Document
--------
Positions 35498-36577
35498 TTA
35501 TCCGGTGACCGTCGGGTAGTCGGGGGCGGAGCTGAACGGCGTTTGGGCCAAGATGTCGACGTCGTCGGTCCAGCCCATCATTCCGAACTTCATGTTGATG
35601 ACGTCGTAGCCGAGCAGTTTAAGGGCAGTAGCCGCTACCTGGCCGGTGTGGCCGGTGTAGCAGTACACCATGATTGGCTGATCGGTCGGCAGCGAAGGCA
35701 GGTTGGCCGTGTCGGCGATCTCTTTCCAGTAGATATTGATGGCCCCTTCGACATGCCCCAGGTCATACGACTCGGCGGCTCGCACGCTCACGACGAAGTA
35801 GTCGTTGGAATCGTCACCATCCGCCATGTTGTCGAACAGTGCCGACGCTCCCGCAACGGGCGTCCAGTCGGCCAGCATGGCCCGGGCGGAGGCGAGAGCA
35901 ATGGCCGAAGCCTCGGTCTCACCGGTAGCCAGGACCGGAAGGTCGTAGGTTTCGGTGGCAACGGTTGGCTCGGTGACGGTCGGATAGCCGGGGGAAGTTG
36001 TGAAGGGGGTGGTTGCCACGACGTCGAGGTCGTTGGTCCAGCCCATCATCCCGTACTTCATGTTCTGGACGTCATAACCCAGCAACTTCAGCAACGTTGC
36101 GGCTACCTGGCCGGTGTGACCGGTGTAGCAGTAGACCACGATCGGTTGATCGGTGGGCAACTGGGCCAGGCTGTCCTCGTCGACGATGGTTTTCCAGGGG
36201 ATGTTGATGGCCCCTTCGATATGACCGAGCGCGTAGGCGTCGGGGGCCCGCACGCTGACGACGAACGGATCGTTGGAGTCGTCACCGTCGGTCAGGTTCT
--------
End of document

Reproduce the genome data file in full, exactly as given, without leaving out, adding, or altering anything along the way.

Positions 35498-36577
35498 TTA
35501 TCCGGTGACCGTCGGGTAGTCGGGGGCGGAGCTGAACGGCGTTTGGGCCAAGATGTCGACGTCGTCGGTCCAGCCCATCATTCCGAACTTCATGTTGATG
35601 ACGTCGTAGCCGAGCAGTTTAAGGGCAGTAGCCGCTACCTGGCCGGTGTGGCCGGTGTAGCAGTACACCATGATTGGCTGATCGGTCGGCAGCGAAGGCA
35701 GGTTGGCCGTGTCGGCGATCTCTTTCCAGTAGATATTGATGGCCCCTTCGACATGCCCCAGGTCATACGACTCGGCGGCTCGCACGCTCACGACGAAGTA
35801 GTCGTTGGAATCGTCACCATCCGCCATGTTGTCGAACAGTGCCGACGCTCCCGCAACGGGCGTCCAGTCGGCCAGCATGGCCCGGGCGGAGGCGAGAGCA
35901 ATGGCCGAAGCCTCGGTCTCACCGGTAGCCAGGACCGGAAGGTCGTAGGTTTCGGTGGCAACGGTTGGCTCGGTGACGGTCGGATAGCCGGGGGAAGTTG
36001 TGAAGGGGGTGGTTGCCACGACGTCGAGGTCGTTGGTCCAGCCCATCATCCCGTACTTCATGTTCTGGACGTCATAACCCAGCAACTTCAGCAACGTTGC
36101 GGCTACCTGGCCGGTGTGACCGGTGTAGCAGTAGACCACGATCGGTTGATCGGTGGGCAACTGGGCCAGGCTGTCCTCGTCGACGATGGTTTTCCAGGGG
36201 ATGTTGATGGCCCCTTCGATATGACCGAGCGCGTAGGCGTCGGGGGCCCGCACGCTGACGACGAACGGATCGTTGGAGTCGTCACCGTCGGTCAGGTTCT